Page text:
Steve Gardiner taught high school English and journalism for 38 years in Montana and Wyoming. He started working at the Republican Eagle in May 2018. He focuses on features and outdoor stories.
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When Dia Her walks the rows of plants on her parcel of land, plucking weeds and commenting on the size of the cucumbers, her face tells a story of pride. She farms a 5-acre plot on the HAFA—Hmong American Farmers Association—near Vermillion and west of Hastings along Highway 52, where she grows beans, potatoes, sweet potatoes, cucumbers, peanuts, tomatoes and flowers. "I like to grow everything," Her said, "but I don't have enough time. I try to do it, but it is not possible."
It happens every day. Maybe several times a day. The phone rings, you answer, and a recorded voice tries to sell you a vacation in the Caribbean or a fast track out of debt. Sometimes you answer and no one responds. Either way, you get angry. These marketing calls used to be made by human beings who could make dozens of calls a day. Now they are made by computers with recorded messages, and they are capable of making millions of calls a day. Cheaply. They are robocalls. They are annoying. They waste time and tie up phone lines. In most cases, they are illegal.
Farming has been a tradition with Hmong Americans since the first refugees left Laos and arrived in the United States after the Vietnam War. "We don't celebrate birthdays," said Pakou Hang, executive director of HAFA, the Hmong American Farmers Association. She said a Hmong person is more apt to say, "I was born in the time of planting corn."
LAKE CITY — When the SkiDox water ski team roared past the crowd at Water Ski Days y with members stacked three levels high, they were focused on one thing — teamwork. "It is incredible teamwork," said Kindra Walstad, who has been on the team 20 years. "We have to move with one another. There is a lot of talking and communicating. You have to trust the people who are out there next to you."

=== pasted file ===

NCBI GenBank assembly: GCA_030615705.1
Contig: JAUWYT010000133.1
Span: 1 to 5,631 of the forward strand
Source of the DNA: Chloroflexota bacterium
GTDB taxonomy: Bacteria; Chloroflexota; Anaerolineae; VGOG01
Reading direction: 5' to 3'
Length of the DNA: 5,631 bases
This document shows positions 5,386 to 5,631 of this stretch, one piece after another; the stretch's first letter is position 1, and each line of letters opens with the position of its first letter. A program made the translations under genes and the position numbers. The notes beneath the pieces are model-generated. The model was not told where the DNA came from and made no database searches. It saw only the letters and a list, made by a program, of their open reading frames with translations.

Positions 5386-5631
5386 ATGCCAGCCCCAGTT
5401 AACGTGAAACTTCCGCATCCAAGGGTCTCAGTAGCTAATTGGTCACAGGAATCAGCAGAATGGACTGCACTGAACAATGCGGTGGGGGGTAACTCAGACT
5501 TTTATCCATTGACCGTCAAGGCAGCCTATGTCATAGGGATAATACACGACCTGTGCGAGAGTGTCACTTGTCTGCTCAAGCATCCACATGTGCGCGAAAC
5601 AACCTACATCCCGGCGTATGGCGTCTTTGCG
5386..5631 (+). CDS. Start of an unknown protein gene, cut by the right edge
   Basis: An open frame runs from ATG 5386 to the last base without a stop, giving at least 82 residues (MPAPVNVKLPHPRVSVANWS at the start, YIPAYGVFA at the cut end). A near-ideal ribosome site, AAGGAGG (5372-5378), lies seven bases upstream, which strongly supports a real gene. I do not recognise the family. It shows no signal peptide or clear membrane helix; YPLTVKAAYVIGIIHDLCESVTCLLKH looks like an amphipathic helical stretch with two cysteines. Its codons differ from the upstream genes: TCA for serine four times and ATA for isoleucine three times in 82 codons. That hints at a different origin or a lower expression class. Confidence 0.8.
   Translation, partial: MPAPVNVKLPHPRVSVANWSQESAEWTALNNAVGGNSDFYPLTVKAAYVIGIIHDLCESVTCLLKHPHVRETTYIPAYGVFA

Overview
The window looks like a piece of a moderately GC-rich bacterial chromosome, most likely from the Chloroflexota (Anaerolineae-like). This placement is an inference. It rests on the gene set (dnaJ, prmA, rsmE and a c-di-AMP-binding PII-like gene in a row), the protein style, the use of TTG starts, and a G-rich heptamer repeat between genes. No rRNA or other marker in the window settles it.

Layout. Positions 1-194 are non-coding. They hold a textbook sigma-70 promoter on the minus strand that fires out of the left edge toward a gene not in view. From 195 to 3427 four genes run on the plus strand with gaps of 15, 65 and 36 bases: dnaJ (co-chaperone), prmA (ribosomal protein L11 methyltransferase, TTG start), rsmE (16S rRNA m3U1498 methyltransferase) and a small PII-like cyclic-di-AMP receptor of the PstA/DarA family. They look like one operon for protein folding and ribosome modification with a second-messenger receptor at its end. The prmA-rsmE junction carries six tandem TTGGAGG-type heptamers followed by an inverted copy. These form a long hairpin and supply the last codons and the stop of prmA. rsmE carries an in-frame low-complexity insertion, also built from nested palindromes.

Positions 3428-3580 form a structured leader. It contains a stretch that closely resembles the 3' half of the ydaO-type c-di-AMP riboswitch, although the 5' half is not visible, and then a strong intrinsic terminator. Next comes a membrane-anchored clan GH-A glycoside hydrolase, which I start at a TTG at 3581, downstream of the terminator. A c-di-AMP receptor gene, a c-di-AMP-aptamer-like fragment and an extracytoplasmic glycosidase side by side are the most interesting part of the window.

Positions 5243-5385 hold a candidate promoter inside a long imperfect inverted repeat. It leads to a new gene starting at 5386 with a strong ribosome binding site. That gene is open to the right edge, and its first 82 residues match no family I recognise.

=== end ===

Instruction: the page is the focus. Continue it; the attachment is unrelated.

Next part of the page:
WABASHA — The National Eagle Center is launching the summer fishing program June 20 and the celebration of Bald Eagle Days June 22-24. With paid admission, kids 15 and younger can use fishing equipment supplied by the Minnesota Department of Natural Resources and the National Eagle Center to fish on the Upper Mississippi Wildlife and Fish Refuge from the public dock at the National Eagle Center every Wednesday until Aug. 29.
A rollover crash on Highway 61 in Red Wing resulted in minor injuries early on the morning of June 5, 2018. The crash reduced traffic to one lane for 45 minutes. At approximately 8:15 a.m., a southbound Mercury Mariner turned left in front of a Honda Odyssey. The Odyssey struck the Mariner broadside, rolling it over near the stop sign at McDonald's coming off North Service Drive. There were no passengers in either vehicle.
PEPIN, Wis. — When Rebecca Paquette Johnson goes for a walk in her neighborhood, she's interested in more than just fresh air and exercise. She's looking for a small branch, a tiny seed, a new blossom that might be the key to a unique piece of jewelry. "I look at the fine, minute details in the flora," she said. "Sometimes it's very fleeting. I want to find the bud when it is just the right size." When something catches her eye, she pauses "to figure it out. Why did that make me stop and look? I try to dissect the beauty."